Archiver > GENEALOGY-DNA > 2009-12 > 1260241483

From: (John Chandler)
Subject: Re: [DNA] R-U152 and R-L21 on the European Continent
Date: Mon, 7 Dec 2009 22:04:43 -0500
References: <><><><006701ca76ef$d0ab50b0$7201f210$@org><>
In-Reply-To: <>(message from David Faux on Mon, 7 Dec 2009 10:08:29 -0800)

David wrote:
> Perhaps it is necessary to turn to the chemistry of the system to understand
> why it is a weak assumption to take a snapshot of what is evident from today
> (e.g., via father - son observation of mutation rates), and say that it must
> have been so in the past. The more I learn about the process of
> methylation, and the role of histones in gene expression and other genetic
> mechanisms, the more it becomes apparent that environmental factors (which
> of course have not been constant over the eons) can impact on what occurs at
> the genomic level.

Basically, you are proposing to throw out the "baby" and keep only the
"bath water". Any and every conceivable calibration method for age
calculations must be anchored by measurement of the known -- i.e., the
present day. If you give up the assumption that the present day is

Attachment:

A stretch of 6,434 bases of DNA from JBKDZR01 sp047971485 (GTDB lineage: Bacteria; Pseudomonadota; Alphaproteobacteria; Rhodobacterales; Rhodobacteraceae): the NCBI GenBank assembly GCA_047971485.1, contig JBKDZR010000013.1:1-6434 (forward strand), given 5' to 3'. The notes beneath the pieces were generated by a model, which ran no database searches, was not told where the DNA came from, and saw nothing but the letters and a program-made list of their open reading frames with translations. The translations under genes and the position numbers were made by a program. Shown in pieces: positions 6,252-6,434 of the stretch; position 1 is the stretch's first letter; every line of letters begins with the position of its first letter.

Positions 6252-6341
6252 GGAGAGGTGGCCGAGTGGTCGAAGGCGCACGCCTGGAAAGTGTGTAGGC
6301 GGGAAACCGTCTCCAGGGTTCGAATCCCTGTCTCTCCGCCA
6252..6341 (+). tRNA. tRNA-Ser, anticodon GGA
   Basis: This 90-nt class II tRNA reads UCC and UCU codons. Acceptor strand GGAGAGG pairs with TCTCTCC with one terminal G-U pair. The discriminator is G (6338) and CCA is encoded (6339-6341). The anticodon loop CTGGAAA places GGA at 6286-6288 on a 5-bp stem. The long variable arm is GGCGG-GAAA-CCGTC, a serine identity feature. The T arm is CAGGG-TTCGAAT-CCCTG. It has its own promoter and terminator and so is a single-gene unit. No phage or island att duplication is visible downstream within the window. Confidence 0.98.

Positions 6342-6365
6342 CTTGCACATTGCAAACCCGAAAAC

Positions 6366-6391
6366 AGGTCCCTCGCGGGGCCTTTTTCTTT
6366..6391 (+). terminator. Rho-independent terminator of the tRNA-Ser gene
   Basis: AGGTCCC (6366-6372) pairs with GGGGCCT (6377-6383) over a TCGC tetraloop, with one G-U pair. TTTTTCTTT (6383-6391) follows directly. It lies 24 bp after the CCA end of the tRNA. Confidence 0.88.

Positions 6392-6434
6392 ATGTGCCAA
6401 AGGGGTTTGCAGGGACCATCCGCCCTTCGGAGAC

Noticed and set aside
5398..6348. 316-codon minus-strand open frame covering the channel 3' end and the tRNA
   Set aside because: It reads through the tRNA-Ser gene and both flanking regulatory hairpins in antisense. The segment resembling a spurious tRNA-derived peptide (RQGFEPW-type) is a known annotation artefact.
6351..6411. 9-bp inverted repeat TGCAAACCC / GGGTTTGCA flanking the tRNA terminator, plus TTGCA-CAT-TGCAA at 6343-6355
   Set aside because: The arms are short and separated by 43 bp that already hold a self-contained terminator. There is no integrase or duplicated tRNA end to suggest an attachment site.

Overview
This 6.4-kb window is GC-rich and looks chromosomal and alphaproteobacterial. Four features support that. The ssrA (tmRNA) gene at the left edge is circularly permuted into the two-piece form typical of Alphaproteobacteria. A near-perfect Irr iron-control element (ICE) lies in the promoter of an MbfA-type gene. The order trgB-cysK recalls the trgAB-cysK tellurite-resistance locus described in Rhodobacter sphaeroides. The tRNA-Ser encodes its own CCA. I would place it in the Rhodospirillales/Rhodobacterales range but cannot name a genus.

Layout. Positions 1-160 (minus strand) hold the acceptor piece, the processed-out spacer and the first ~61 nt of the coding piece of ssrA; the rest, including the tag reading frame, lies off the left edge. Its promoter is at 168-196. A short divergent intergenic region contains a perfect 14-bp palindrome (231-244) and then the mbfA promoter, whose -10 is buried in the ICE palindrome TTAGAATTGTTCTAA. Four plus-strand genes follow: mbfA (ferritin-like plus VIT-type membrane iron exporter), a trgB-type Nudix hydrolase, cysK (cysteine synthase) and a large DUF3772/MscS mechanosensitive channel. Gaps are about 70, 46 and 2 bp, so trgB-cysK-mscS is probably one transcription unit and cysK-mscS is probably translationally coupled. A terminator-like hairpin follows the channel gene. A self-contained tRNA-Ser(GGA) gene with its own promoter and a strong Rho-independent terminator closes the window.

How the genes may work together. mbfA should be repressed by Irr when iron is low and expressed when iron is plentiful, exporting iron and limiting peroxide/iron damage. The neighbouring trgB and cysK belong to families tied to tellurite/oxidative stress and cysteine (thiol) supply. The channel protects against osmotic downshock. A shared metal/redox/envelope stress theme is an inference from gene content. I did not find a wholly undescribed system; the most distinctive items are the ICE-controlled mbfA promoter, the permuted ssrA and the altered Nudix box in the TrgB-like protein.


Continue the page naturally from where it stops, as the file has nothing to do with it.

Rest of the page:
representative of the past, you have no basis for any calculation at
all. Ever. The fact is that we already have a window into the past
provided by deep-rooted pedigrees, and the mutation rates calculated
from pedigrees are *not* subject to a Zhivotovsky-like fudge factor.
Indeed, the Somerled pedigree covers roughly the same time depth as
the case studies used by Z et al. Some time ago, Doug reported a
curious fact about the Clan Donald results -- counting actual
mutations corresponding to actually documented meioses produced an
average mutation rate consistent with other pedigree-based and
father-son-based estimates, *but* taking the variance of all McDonalds
and kin without regard to how they are actually related came up with a
significantly lower estimate. What this tells us is that the past is
pretty much like the present, as far as we can tell, but that the
details of population history are crucial in intraclade age
calculations. The fact that the details are unknown in most cases
means that intraclade ages simply cannot be calculated in general. At
best, such ages can be bounded.

John Chandler

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